Iron Deficiency in Pregnancy

Updated: Jan 13

More than 20% of pregnant women in Europe have anaemia during pregnancy


One of the most common reasons for developing anaemia is not having enough iron. Iron is needed to make haemoglobin (Hb), which is found in the blood & traps oxygen from the lungs & brings it around the body.

If there is not enough iron in the body the amount of Hb also drops & less oxygen is carried around the body, leading to: tiredness, breathlessness, weakness, dizziness

Causes:

-Diet

-Gut may not be able to absorb enough from food

-Iron requirements may be so high that you can’t get enough from your diet alone

-Blood loss (ie. Heavy periods) or you have a medical condition

.

Risk Factors:

-Low iron stores before pregnancy

-Pre-existing blood condition

-Inflammatory disorders (ie IBS, coeliac disease) & surgery to the gut

-Higher demands for iron stores (ie, twins, triplets)

-Giving birth to a previous child less than a year before

Diagnosis:

-Screening for anaemia happens at your booking visit. If you are symptomatic or at risk, you will be tested more frequently.


Increased Risk of:

-Low birth weight baby & premature birth

-Significant blood loss at birth…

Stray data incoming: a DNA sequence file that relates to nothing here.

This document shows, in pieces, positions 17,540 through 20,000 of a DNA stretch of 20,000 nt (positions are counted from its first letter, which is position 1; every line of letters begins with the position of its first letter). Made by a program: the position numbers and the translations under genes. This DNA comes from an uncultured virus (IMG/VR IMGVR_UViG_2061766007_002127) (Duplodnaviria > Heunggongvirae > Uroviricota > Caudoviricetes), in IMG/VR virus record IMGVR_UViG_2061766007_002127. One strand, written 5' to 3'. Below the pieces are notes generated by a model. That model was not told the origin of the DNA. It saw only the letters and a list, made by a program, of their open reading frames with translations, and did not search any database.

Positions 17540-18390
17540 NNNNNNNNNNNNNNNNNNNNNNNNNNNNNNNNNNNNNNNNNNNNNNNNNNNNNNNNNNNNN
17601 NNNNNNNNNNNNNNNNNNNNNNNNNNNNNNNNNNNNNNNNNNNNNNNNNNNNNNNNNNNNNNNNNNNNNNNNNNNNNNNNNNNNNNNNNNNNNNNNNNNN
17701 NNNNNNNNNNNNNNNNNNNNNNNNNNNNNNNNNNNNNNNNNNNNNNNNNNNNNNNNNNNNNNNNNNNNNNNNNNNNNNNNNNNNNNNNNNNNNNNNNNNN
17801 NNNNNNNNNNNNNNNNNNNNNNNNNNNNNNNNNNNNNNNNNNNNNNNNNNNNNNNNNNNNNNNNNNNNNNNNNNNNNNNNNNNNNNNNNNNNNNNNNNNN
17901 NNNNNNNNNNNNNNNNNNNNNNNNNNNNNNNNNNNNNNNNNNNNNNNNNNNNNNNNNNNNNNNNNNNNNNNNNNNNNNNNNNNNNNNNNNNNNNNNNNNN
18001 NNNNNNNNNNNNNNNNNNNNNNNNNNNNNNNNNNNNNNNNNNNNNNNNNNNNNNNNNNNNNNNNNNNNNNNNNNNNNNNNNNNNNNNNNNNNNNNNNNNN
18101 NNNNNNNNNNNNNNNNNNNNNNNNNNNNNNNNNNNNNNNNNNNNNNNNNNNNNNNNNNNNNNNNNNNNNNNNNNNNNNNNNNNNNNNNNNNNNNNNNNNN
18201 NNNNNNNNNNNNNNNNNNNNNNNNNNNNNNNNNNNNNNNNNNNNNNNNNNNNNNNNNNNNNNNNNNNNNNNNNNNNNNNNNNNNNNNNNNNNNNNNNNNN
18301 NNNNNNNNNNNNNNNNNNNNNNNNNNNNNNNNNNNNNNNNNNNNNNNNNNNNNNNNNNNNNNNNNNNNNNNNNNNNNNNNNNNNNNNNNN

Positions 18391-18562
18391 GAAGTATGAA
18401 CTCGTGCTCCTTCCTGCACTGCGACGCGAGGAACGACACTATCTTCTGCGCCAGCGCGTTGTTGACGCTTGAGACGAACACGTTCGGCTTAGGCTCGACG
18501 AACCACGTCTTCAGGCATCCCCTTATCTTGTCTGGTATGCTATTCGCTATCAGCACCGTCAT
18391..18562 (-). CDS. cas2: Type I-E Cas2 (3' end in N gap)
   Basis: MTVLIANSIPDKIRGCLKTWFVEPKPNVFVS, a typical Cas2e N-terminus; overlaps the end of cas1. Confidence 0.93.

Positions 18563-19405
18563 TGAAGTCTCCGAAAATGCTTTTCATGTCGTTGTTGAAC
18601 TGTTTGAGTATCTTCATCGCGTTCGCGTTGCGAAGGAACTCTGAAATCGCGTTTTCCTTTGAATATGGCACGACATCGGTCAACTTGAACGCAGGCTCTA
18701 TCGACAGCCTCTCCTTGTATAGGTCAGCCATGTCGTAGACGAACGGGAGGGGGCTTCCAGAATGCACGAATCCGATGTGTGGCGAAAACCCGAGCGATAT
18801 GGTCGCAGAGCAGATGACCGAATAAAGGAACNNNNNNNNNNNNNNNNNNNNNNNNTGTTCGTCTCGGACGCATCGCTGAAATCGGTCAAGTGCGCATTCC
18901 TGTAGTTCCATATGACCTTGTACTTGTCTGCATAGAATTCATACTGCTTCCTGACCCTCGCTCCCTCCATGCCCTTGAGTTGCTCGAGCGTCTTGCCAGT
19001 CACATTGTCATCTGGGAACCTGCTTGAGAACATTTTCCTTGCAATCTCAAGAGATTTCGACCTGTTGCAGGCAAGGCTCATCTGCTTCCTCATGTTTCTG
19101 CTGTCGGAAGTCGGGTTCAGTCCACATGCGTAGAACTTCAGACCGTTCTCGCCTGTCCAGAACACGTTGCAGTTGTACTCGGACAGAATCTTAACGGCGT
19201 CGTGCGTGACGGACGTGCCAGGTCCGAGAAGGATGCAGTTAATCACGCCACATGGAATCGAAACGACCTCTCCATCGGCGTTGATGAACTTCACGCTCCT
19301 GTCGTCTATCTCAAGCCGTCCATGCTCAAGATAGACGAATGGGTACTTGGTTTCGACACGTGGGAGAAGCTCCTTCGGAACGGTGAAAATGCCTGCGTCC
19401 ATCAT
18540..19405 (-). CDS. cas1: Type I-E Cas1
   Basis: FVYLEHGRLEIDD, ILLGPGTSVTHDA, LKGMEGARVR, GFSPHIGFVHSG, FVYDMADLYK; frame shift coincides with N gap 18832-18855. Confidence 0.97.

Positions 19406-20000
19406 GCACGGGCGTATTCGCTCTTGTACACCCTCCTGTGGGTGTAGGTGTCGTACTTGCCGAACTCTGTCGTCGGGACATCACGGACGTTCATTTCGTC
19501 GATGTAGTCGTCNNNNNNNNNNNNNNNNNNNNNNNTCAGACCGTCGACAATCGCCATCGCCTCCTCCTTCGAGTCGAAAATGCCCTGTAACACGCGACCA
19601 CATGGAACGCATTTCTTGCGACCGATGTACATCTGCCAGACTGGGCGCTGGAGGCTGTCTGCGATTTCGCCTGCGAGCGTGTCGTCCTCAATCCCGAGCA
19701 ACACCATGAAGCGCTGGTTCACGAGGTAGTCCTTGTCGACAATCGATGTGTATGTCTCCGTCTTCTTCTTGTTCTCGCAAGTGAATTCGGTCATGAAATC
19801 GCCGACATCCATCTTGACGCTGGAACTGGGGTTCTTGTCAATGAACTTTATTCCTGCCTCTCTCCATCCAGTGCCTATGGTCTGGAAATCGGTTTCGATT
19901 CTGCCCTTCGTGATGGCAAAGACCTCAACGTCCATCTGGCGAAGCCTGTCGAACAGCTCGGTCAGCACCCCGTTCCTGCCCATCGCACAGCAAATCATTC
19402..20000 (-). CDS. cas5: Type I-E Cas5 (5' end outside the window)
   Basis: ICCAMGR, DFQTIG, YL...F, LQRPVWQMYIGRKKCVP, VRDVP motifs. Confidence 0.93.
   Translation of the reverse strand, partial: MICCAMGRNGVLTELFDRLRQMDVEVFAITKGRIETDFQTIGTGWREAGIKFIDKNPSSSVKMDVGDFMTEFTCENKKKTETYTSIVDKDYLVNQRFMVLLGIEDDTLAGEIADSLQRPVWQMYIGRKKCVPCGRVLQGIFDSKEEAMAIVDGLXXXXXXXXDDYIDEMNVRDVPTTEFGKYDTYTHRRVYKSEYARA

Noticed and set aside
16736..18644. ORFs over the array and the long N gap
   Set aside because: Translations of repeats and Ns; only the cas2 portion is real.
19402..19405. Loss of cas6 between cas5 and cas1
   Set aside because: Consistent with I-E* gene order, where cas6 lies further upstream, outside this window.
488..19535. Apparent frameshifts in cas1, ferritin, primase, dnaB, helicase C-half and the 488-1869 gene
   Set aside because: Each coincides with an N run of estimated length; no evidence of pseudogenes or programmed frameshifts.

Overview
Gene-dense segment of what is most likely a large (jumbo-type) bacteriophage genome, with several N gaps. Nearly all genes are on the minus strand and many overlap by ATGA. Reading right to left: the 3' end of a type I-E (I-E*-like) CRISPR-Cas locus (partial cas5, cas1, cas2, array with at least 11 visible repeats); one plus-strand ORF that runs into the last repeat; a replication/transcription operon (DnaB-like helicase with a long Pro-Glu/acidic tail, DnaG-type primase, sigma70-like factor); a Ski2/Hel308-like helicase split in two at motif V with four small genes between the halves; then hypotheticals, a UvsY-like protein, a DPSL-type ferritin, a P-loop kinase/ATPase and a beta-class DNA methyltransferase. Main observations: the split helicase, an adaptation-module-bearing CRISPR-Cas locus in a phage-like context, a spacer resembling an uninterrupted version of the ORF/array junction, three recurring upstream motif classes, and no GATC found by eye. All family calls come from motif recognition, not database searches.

-Subsequently leading to a blood transfusion


Affects:

- Muscle function

- Ability to exercise (like climbing stairs!)

- Gut function


Postnatally:

- Increased fatigue

- Decrease in milk production postnatally

- Associated with postnatal depression


Treatment:

You will be asked to take Iron tablets for several weeks. Another blood test to check your iron levels will be done to see if this has been effective. Some iron tablets are combined with Vitamin C as it helps the absorption of iron in the body. If not, take the tablet with a glass of OJ an hour before a meal (& NOT a cup of tea/coffee as these hinder iron absorption in the body)


*As always, follow the instructions of your doctor/pharmacist. If you don’t feel well after taking tablets, talk to your doctor/pharmacist. They may be able to offer an alternative.


Don’t forget:

A balanced diet is so important to making sure you get enough iron. Meat, fish, poultry, lentils, fortified cereals & veggies are great sources of Iron! Vit. C helps the body to absorb iron too!


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